From The National
Humane Education Society (NHES)
Having safe havens for the humans living in abusive relationships is essential to breaking the cycle of violence and in giving the abused a chance at a new start in life. We need safe havens for animals living in domestically abusive environments as well.
Domestic violence—the words bring images of blackened eyes, swollen shut; cuts and bruises; broken bones; and bashed in teeth. Those images usually are on the faces of women (although men can be the recipient of such abuse as well). But, we don’t think about those same images when it comes to the family dog, cat, or hamster. Yet, animal abuse is often prevalent in homes where domestic violence occurs.
The abuser often threatens the most innocent victims of the household—the family pet—in order to control, coerce, and intimidate the abused. Fear of seeing an innocent animal harmed may keep the abused in the relationship, especially since the animal may be the only friend the abused has.
The abused may delay seeking shelter if it means leaving pets with the abuser. Those who live in rural communities often have large animals who are at risk, which makes leaving all the more difficult as there are few safe havens for farm animals. If the abused attempts to stand up for herself, the abuser may retaliate against the animals in the household as a way to let the abused know, this can happen to you if you’re not careful.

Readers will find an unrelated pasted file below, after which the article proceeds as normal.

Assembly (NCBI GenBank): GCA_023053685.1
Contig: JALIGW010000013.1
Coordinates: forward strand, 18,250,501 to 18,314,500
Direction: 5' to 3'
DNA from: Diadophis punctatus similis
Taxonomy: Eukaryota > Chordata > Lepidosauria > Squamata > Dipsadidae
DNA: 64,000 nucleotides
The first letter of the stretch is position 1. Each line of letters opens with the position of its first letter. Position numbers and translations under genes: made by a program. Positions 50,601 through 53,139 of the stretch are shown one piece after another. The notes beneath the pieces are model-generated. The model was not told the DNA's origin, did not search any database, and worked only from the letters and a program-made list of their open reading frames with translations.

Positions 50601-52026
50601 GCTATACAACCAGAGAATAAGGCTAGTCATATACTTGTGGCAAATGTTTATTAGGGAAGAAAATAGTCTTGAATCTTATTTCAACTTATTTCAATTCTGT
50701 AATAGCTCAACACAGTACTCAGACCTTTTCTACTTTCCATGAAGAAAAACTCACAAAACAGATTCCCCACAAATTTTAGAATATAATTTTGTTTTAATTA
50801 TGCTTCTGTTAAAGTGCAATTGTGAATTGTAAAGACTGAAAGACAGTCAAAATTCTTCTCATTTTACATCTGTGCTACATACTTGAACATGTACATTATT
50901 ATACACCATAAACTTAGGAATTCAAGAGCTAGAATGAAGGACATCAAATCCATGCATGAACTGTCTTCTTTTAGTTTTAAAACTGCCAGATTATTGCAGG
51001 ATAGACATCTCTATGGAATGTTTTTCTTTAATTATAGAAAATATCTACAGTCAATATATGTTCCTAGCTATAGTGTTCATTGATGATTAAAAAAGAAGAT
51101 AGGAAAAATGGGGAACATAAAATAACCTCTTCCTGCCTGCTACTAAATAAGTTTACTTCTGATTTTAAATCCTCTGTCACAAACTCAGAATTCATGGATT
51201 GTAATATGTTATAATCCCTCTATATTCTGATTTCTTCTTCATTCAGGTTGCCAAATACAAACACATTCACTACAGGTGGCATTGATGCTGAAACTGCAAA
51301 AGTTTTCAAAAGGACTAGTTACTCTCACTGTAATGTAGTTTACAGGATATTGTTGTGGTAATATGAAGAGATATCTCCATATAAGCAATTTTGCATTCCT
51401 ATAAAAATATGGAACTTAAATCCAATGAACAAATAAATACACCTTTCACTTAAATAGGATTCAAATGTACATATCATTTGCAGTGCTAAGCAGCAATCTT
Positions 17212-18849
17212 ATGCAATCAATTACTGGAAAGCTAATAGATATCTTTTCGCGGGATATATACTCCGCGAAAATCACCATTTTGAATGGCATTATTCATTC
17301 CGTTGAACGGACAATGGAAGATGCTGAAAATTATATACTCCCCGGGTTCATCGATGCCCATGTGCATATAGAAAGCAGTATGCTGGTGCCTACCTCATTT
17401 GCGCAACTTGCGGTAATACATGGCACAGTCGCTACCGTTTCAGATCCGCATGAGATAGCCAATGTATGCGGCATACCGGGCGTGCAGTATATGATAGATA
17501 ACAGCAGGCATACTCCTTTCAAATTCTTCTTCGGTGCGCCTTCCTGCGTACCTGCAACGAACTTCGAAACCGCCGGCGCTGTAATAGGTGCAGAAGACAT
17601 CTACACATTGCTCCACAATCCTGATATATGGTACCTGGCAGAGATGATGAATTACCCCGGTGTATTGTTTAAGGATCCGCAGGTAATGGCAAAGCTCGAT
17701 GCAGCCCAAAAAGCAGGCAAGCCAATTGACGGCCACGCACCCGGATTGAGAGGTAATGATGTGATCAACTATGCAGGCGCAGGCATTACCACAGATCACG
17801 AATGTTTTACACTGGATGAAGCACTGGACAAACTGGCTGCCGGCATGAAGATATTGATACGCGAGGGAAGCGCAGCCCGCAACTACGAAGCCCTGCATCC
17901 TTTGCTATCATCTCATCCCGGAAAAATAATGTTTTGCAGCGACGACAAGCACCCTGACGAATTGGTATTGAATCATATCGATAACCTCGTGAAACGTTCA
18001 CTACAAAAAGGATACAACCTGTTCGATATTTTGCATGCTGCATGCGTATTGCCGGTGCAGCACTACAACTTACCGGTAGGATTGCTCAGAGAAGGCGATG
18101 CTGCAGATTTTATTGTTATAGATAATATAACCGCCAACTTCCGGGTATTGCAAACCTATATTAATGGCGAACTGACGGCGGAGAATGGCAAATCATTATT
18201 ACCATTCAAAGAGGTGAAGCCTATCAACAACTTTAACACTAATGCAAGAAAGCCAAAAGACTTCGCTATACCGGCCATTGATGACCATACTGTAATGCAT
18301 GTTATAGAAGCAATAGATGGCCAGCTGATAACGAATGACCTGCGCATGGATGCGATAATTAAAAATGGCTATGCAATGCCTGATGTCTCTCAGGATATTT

Children often witness these threats and the ensuing abuse. What does that do to them? Some children will try to stop the abuser from hurting the pet. Such intervention can be dangerous to the child as the abuser may move from abusing the pet to abusing the child. Other times, the child sees the abuse as normal and may replicate it, becoming an animal abuser as he or she grows up. The child may grow to be a bully since the child has learned the behavior from the abuser.
Having safe havens for the humans living in abusive relationships is essential to breaking the cycle of violence and in giving the abused a chance at a new start in life. We need safe havens for animals living in domestically abusive environments as well. Some communities place animals with veterinarians, shelters, or designated foster care providers. Some actually give the animals to prison inmates to care for until the abused can set up a household where the animals can live safely. But first, animals have to be protected and that requires judges to include them in orders of protection. When you think about…some of these animals may be the abused person’s only reason for living, the only living, breathing, sentient being with whom they have an emotional attachment. Therefore, these animals need to be protected, too.